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    I know you must be asking yourself why I've included one of the most explosive receivers in the draft on this list, but there's a very good argument for why he shouldn't attend the NFL Combine. 

    Kendall Wright is an impressive athlete, but he lacks two football specific skills that could drop his stock out of the first round with a poor showing at the Combine; he doesn't have consistent hands and he's not a great route runner. 

    At his pro day, Wright will be able to run routes designed to showcase what he does best, but at the combine, he'll have to run polished slant and out routes that he will struggle to perform well. Also, his best attribute, completing the deep ball, is often a trait that's not showcased at the Combine due to lack of timing between quarterback and receiver. 

    Inability to make a catch without using his body will also be exploited during the gauntlet drill, one of the key drills for receivers and tight ends. 

OT, Nate Potter, Boise State

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    Nate Potter was once a top prospect at his position, but lack of progression and viability as a starting left tackle has resulted in questioning of his pro potential. 

    Potter won't perform well in the most heavily weighted offensive lineman drills at the Combine. He is not a natural knee bender and can get off balance in pass protection. He will be asked to quickly take a kick step and move laterally during the position drills, but I question his ability to do that well. 

    Potter won't blow you away with a great bench press either and could come up short at weigh-ins. He should consider waiting for his pro day while adding some bulk and improving his footwork. 

DT, Devon Still, Penn State

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    Devon Still has an impressive frame and the toughness is there, but I question how well he will perform at the NFL Combine for various reasons. 

    For starters, he is not a natural pass rusher and will struggle during the drills. Still is not quick off the line and he is too stiff when pursuing the quarterback. He is not as powerful as many coaches and general managers will expect. While I don't think he will be terrible at the Combine, I feel he will certainly disappoint.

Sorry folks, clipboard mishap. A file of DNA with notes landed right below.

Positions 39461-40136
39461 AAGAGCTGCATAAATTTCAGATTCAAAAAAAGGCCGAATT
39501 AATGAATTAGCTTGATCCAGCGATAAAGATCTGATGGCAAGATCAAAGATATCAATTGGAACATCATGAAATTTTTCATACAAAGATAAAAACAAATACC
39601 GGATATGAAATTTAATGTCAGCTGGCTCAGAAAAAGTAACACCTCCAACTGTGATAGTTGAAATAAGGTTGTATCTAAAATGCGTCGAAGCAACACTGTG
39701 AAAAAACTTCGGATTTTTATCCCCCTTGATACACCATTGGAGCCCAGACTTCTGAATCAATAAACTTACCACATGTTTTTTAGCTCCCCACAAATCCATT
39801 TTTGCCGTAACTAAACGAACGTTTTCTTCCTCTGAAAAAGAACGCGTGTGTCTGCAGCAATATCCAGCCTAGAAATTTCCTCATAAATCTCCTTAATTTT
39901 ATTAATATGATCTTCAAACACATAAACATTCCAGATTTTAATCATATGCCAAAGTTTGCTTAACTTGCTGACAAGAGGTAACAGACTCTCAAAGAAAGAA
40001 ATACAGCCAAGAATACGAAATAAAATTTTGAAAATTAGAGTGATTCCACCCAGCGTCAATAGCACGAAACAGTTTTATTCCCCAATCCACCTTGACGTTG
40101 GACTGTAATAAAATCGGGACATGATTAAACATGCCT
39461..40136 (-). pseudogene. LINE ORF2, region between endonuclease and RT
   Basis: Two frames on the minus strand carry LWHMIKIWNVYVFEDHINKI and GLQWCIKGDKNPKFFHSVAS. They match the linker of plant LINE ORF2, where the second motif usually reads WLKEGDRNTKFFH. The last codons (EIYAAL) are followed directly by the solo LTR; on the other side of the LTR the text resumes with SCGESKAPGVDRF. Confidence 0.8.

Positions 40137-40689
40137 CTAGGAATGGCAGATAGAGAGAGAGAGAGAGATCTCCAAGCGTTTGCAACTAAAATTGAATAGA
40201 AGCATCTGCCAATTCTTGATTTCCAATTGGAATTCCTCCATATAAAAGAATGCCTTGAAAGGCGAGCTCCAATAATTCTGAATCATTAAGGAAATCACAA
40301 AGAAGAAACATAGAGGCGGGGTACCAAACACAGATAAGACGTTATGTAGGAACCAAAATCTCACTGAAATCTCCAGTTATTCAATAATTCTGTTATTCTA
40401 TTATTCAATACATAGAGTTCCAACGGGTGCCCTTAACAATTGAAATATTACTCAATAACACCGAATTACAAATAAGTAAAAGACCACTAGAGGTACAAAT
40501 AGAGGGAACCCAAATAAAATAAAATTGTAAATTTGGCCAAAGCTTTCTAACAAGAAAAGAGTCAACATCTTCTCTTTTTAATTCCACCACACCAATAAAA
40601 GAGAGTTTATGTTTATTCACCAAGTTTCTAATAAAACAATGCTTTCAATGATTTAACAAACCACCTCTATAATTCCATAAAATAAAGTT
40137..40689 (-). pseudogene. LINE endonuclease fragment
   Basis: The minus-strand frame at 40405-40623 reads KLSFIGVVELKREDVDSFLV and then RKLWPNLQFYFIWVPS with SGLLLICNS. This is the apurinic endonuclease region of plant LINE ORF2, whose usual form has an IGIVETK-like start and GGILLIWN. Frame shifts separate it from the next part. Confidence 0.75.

Still, will need to lower his center of gravity and show that he is an improved athlete if he doesn't want to disappoint NFL teams. 

DE, Jonathan Massaquoi, Troy

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    Jonathan Massaquoi is a bit of a tweener who will struggle to find his best fit, whether it's as a 3-4 outside linebacker or 4-3 defensive end. 

    The argument can be made that he belongs at outside linebacker due to his lack of leverage against the run. His heavy feet and lack of leverage will be exploited at the combine. He does not change direction well and does not do well in space.

    Massaquoi could be exposed at the combine for his lack of ability to play outside linebacker. Teams are already aware of his poor ability against the run, but if the Combine raises more concerns of his athleticism, his stock could drop further. 

ILB, Dont'a Hightower, Alabama

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    Dont'a Hightower is one of the few players on this list whose participation in the Combine I would guarantee, but that doesn't mean I would advise it. 

    Hightower will participate because he's such a highly regarded prospect, but the focus on quickness and athleticism do not lend to his skill-set. He has very stiff hips and slow feet, which are two skills that are showcased in the inside linebacker drills. 

    Hightower is an intelligent and instinctive player, but his lack of long speed and ability to change directions will deter NFL teams who plan to draft a three-down linebacker. 

SS, Antonio Allen, South Carolina

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    Antonio Allen is not a safety with good ball skills and his strength, which is in run support, will not be highlighted at the combine. 

    Allen doesn't have natural hands and doesn't have quick hips. He can be a bit stiff and his ability in coverage is limited by his burst and average speed. 

    The South Carolina product won't win over coaches with his quickness and he doesn't have the playmaking ability to shine in position drills.